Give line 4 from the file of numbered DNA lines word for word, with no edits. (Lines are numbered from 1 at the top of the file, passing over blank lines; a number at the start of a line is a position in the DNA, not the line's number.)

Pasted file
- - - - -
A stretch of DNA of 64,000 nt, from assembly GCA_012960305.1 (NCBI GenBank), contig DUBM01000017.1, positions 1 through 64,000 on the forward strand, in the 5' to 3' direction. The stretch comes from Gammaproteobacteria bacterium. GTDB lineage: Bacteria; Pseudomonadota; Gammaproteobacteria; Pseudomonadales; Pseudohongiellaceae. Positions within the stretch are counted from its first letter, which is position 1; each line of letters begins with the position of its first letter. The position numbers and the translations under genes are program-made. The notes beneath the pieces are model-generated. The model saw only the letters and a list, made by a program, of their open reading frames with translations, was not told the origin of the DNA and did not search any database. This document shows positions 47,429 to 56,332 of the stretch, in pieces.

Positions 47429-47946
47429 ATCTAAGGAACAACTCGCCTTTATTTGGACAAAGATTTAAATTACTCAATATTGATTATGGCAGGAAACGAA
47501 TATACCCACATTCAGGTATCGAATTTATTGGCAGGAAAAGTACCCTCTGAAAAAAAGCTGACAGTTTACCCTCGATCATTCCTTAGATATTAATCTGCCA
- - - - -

47501 TATACCCACATTCAGGTATCGAATTTATTGGCAGGAAAAGTACCCTCTGAAAAAAAGCTGACAGTTTACCCTCGATCATTCCTTAGATATTAATCTGCCA